Farm-to-conference table: experiencing Flathead Valley’s food and beverage scene
How and where we meet can be just as important as what we’re meeting about. And making sure conference and meeting attendees have ample, healthful sustenance can make for more productive and more creative work and play.
In the fertile fields of Northwest Montana’s Flathead Valley a movement has been growing over the last decades, one that supports sustainable farming practices and locally sourced food products. Montana as a whole ranks second only to California for the most acres of organic farmland in the country, and the communities along the U.S. Highway 93 corridor of the Flathead Valley boast the most farm-to-school programs in the state.
At the heart of this valley lies the small and dynamic city of Kalispell, whose schools are not the only beneficiary of the burgeoning farm-to-table movement. Restaurants, catering companies, microbreweries and distilleries source locally grown and raised grains, meats and produce to create menus of fresh food and beverage for their patrons.
For meeting planners coming to Kalispell, the hard part may not be menu planning but selecting which restaurant or catering company to employ. The Kalispell Convention & Visitor Bureau will help supply a lengthy list of options that include caterers, such as John Angel’s Catering, that offer international-flavored cuisine with locally sourced ingredients as well as Montana favorites like elk medallions, buffalo short ribs, morel mushrooms and Flathead cherry sauces.
Several of Kalispell’s casual food trucks also source local farm-fresh ingredients and can be just as palatable and so much fun for feeding a crowd. Saucy Dogs serves up locally made gourmet sausages, bratwurst and gluten-free buns; Earth Angel Organics offers fresh, wholesome pasta dishes that are free of gluten, wheat and egg; and Indah Sushi creates local, seasonal and sustainable Asian fusion dishes.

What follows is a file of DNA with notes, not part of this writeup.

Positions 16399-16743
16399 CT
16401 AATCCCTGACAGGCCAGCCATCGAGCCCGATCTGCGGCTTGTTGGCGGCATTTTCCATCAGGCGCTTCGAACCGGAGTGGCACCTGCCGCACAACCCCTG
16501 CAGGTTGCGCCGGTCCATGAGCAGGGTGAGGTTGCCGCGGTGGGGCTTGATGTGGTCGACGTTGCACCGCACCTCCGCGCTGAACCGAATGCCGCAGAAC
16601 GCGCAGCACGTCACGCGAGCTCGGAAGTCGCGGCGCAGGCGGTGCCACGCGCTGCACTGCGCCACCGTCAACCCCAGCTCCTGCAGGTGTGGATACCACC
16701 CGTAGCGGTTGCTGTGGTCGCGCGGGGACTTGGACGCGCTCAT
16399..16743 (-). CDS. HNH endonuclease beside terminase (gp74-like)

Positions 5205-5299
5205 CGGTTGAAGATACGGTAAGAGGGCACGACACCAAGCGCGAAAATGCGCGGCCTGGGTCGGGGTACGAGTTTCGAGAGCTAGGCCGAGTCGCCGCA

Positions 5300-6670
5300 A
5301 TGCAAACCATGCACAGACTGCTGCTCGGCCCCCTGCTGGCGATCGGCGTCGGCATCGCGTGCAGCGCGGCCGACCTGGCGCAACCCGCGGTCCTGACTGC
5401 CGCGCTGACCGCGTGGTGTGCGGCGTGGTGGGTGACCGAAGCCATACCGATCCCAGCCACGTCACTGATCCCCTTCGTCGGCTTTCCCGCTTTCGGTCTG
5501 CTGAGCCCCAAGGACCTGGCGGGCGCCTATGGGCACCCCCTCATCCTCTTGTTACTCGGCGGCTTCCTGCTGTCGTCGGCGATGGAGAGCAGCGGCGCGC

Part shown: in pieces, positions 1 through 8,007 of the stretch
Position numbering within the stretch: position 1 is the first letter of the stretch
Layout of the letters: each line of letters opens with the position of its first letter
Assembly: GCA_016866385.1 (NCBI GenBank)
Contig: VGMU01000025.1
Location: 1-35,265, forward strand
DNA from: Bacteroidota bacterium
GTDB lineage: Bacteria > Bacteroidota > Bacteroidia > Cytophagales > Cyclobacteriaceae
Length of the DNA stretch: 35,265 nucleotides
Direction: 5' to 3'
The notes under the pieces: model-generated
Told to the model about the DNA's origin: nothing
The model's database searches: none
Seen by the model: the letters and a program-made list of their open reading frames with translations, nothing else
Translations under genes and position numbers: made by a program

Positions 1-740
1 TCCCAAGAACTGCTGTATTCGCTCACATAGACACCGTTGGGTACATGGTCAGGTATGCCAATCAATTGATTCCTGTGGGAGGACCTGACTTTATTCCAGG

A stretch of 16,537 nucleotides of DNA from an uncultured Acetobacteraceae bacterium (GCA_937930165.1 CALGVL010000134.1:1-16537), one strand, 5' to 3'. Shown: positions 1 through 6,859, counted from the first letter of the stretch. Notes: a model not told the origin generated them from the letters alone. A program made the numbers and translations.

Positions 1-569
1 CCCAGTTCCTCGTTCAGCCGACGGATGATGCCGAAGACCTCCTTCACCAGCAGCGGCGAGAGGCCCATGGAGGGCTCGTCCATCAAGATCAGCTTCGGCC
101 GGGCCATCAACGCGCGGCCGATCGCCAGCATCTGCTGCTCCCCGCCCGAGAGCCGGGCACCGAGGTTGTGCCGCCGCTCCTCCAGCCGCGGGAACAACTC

Great food accompanied by Kalispell’s range of unique venues and activity options in the nearby mountain wilderness makes for endless convening and meal options. Set up a banquet table or rounds in the gardens of the historic Conrad Mansion. Meet in the rooms of the Museum at Central School and hold breaks and meals on the museum lawn encircled with food trucks. Book a rafting excursion on the Middle Fork of the Flathead River with Great Northern Rafting Co. and delight in a gourmet riverside dinner of Montana steak and fresh sides from the chef’s garden. And when heading into Glacier National Park (just 40 miles from Kalispell), grab hearty brown-bag “Hiker” lunches for the group at Montana Coffee Traders.
MEET THE GROWERS AND THE MAKERS
The food will always come to you, but it’s also enlightening to see where your food is coming from. Learn from the proprietors of Purple Frog Gardens how they educate farmers around the state about local food and organic-growing practices. Let your attendees get their hands dirty or set tables in the gardens for an alfresco dining experience. Touring former traditional milking operation turned local creamery Kalispell Kreamery offers a captivating story of new and past generations of farmers adapting and building the demand for local food products. Don’t leave without sampling its infamous cream-on-top milk and other creamy products.
Just south of Kalispell on the east shore of Flathead Lake where vast cherry orchards grow, the Johnson family is producing thousands of pounds of organic cherries and creating many of the state’s highly sought cherry products. Tour the operation at the Orchard at Flathead Lake to see how the family business transforms the delectable fruit into jams, chutneys, barbecue sauces and many more specialties.
In Montana craft breweries and small-batch distilleries have become an inseparable part of the local food and beverage scene and offer a fascinating look into how grains, hops and other pure ingredients grown in the Big Sky State are brewed and distilled into the beverages favored by so many. Kalispell Brewing Co. offers tastings and tours of its 10-barrell operation and taproom located conveniently in downtown Kalispell. After a day in Glacier National Park, stop by the red barn of Glacier Distilling for barrel tours and tastings of handcrafted whiskey, rye, gin, vodka and even grappa.
Meeting dietary needs: While Montana may be traditionally known as meat and potato country, Montanans also live in the 21st century of food allergies and shifting dietary preferences. Several local restaurants and caterers are happy to provide gluten-free, dairy-free, vegetarian and vegan menu options to satisfy every palette. But please be aware that the state’s local pleasantries and homespun hospitality will likely never change.